Recently Kerri Miller hosted a panel discussion on “Faith and Doubt” for her Friday Roundtable program on Minnesota Public Radio. I was invited to appear as a panelist representing the non-religious perspective with two popular progressive Christian authors, Rachel Held Evans and Nadia Bolz-Weber. They were in town for a conference they had spawned called “Why Christian?” As media-savvy younger women and experienced radio guests, they clearly were in their element. Me, I was in uncharted territory.
Do Black Lives Matter—to Humanism? That was the question the editors of The Humanist magazine posed for its July/August 2015 edition. On the one hand, I was encouraged to see the official magazine of our national movement address the thorny issue of racism in our country. On the other hand, I had to uncomfortably admit that even broaching the topic would be met with apathy and/or dissent by some within our ranks. Not because our movement has been infiltrated by racists. Hardly. Most self-identified humanists aspire to be people of goodwill and egalitarianism, but many white folks—especially those of us living in Minnesota—just don’t see how we have much responsibility for the problems of racism locally or in the country at large.
My name is Narayan P. Dhakal and I am from Kathmandu, Nepal. I am affiliated with the Humanists of Minnesota and currently working as a freelance Interdisciplinary Environmental Expert in Minnesota. You might have heard about the devastating earthquake that struck in Nepal on Saturday. Fortunately most of my immediate family members are safe, but the damage to life and property of my friends and relatives has been monumental. A total of 2400 people have been confirmed dead and 5900 are critically injured and many missing. There is no communication with some of the rural areas of the country where the situation is worst. The immediate relief assistance has not yet reached rural Nepal where people have been buried for more than 48 hours.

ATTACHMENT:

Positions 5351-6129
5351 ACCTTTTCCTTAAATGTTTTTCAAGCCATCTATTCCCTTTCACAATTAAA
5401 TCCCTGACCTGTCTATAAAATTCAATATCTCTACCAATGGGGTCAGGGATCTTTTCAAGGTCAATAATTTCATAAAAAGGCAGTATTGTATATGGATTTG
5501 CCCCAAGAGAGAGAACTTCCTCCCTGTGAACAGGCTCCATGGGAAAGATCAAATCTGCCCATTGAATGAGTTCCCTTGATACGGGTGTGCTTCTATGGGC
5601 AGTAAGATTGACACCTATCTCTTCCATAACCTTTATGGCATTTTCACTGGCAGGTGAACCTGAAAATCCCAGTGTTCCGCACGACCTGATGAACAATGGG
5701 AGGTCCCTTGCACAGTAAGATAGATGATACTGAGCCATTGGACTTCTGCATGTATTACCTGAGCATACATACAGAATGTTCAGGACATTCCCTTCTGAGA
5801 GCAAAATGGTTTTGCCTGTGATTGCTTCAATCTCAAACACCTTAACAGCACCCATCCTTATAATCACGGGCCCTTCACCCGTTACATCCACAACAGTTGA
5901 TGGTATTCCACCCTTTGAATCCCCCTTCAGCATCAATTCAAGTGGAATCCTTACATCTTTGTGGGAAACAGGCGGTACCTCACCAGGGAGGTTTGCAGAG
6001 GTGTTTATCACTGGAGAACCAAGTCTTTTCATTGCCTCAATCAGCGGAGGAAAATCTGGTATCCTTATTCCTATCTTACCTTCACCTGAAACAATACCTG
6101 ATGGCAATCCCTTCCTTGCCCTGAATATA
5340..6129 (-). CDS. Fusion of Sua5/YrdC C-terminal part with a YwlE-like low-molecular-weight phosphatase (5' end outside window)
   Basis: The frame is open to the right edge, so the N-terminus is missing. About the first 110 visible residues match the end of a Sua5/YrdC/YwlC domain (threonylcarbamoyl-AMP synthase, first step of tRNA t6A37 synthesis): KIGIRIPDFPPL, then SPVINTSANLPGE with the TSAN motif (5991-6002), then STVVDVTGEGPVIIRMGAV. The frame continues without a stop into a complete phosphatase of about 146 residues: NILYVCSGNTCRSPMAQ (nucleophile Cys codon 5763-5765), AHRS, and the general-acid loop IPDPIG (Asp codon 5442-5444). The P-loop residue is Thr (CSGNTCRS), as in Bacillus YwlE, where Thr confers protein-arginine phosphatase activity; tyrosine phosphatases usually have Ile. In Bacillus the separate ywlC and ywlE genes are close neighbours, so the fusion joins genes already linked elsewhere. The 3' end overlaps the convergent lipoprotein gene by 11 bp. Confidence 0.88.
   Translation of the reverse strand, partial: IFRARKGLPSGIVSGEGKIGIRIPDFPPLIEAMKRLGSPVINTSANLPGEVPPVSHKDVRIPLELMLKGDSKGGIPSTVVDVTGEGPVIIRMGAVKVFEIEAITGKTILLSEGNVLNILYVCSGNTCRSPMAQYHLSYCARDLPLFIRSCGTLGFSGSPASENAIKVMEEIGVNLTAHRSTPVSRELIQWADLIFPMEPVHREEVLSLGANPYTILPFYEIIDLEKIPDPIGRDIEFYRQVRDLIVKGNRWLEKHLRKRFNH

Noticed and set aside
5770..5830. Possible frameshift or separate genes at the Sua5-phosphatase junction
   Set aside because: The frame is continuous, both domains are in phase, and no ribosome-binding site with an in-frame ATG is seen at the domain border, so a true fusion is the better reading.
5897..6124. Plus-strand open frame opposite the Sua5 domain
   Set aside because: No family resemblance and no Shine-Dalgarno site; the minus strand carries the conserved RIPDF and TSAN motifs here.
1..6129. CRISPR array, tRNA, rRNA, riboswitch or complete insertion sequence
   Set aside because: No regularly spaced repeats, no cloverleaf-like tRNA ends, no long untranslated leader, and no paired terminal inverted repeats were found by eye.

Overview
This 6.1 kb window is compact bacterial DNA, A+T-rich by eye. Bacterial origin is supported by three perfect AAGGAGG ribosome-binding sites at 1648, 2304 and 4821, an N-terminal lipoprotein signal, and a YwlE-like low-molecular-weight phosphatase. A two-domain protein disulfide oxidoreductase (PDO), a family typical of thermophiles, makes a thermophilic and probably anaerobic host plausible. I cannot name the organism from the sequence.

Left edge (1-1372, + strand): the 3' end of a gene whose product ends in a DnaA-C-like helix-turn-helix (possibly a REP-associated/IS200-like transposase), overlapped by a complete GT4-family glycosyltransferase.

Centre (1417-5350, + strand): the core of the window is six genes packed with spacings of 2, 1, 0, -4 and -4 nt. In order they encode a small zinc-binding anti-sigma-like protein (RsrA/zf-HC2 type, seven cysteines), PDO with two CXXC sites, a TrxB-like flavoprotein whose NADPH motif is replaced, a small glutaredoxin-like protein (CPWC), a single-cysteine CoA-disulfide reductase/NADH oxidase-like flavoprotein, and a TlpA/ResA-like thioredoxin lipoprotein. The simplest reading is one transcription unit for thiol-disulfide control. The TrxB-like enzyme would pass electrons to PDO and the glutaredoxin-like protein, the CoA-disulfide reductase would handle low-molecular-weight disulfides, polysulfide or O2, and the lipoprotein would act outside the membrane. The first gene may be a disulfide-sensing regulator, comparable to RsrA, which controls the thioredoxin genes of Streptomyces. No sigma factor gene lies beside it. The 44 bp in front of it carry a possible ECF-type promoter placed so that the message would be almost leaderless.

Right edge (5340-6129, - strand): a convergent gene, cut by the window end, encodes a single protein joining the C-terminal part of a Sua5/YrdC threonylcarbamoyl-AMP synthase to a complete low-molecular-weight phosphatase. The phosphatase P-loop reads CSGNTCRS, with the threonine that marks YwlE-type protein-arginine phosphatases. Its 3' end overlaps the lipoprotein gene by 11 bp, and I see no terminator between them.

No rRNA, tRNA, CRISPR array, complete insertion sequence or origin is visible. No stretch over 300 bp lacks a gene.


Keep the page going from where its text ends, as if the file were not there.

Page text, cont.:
Every day is Earth Day for humanists and naturalists. But there’s no time like springtime to celebrate the earth and reflect on our relationship to the natural world. Especially here in Minnesota. The long-awaited changes from increased daylight and warmer temperatures are becoming more apparent every passing day. Minnesota’s springtime rebirth brings an awareness and vitality to life that borders on the therapeutic. Mindful observation of this cyclical change easily leads one to the philosophy of naturalism and a deeper connection to the earth itself.